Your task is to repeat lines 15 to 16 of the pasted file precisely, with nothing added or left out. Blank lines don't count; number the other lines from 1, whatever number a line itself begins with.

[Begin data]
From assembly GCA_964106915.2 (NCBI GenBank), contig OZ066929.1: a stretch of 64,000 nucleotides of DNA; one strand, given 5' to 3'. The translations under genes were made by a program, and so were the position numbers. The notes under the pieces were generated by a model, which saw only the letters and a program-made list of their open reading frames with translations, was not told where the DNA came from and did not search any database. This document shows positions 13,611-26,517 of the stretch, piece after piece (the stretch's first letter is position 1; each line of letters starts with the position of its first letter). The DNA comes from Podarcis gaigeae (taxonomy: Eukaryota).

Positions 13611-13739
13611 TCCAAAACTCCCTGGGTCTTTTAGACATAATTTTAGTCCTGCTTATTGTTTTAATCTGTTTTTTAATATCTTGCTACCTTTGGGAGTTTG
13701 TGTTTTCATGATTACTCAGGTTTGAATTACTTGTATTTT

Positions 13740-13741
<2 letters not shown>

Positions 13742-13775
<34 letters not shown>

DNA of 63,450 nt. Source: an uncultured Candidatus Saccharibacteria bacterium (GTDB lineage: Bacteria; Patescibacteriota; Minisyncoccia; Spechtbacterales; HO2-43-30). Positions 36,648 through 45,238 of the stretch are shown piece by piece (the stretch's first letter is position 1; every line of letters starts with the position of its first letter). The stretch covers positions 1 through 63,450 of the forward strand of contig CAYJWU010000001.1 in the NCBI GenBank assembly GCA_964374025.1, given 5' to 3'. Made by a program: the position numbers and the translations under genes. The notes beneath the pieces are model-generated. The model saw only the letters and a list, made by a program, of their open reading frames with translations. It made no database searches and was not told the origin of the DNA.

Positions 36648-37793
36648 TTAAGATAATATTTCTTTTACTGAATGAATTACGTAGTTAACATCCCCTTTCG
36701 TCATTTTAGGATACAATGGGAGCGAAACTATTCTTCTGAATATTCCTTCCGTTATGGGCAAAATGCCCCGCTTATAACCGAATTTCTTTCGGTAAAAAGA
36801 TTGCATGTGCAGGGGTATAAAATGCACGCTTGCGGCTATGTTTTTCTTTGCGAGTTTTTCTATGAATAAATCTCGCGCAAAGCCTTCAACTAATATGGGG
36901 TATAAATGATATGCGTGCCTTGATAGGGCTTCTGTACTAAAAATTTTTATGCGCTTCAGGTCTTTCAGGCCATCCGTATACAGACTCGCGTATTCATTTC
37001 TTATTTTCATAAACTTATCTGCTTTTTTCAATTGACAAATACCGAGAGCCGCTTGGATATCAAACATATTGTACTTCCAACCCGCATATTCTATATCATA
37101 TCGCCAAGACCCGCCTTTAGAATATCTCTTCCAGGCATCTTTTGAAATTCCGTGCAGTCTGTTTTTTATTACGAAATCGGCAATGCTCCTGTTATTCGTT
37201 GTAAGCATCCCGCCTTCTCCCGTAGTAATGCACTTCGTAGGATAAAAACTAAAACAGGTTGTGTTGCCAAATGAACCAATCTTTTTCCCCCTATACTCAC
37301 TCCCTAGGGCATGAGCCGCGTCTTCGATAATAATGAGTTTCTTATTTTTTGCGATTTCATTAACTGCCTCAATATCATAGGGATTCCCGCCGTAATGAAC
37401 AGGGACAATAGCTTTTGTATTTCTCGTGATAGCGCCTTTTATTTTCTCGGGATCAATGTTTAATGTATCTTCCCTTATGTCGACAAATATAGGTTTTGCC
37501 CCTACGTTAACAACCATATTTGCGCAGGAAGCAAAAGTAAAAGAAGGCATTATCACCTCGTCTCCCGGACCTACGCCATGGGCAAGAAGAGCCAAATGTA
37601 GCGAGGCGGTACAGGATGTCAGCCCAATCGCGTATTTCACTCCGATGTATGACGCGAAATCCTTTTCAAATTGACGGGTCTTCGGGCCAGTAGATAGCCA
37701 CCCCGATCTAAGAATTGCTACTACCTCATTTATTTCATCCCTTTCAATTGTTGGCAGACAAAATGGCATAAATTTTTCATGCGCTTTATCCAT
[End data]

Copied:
37001 TTATTTTCATAAACTTATCTGCTTTTTTCAATTGACAAATACCGAGAGCCGCTTGGATATCAAACATATTGTACTTCCAACCCGCATATTCTATATCATA
37101 TCGCCAAGACCCGCCTTTAGAATATCTCTTCCAGGCATCTTTTGAAATTCCGTGCAGTCTGTTTTTTATTACGAAATCGGCAATGCTCCTGTTATTCGTT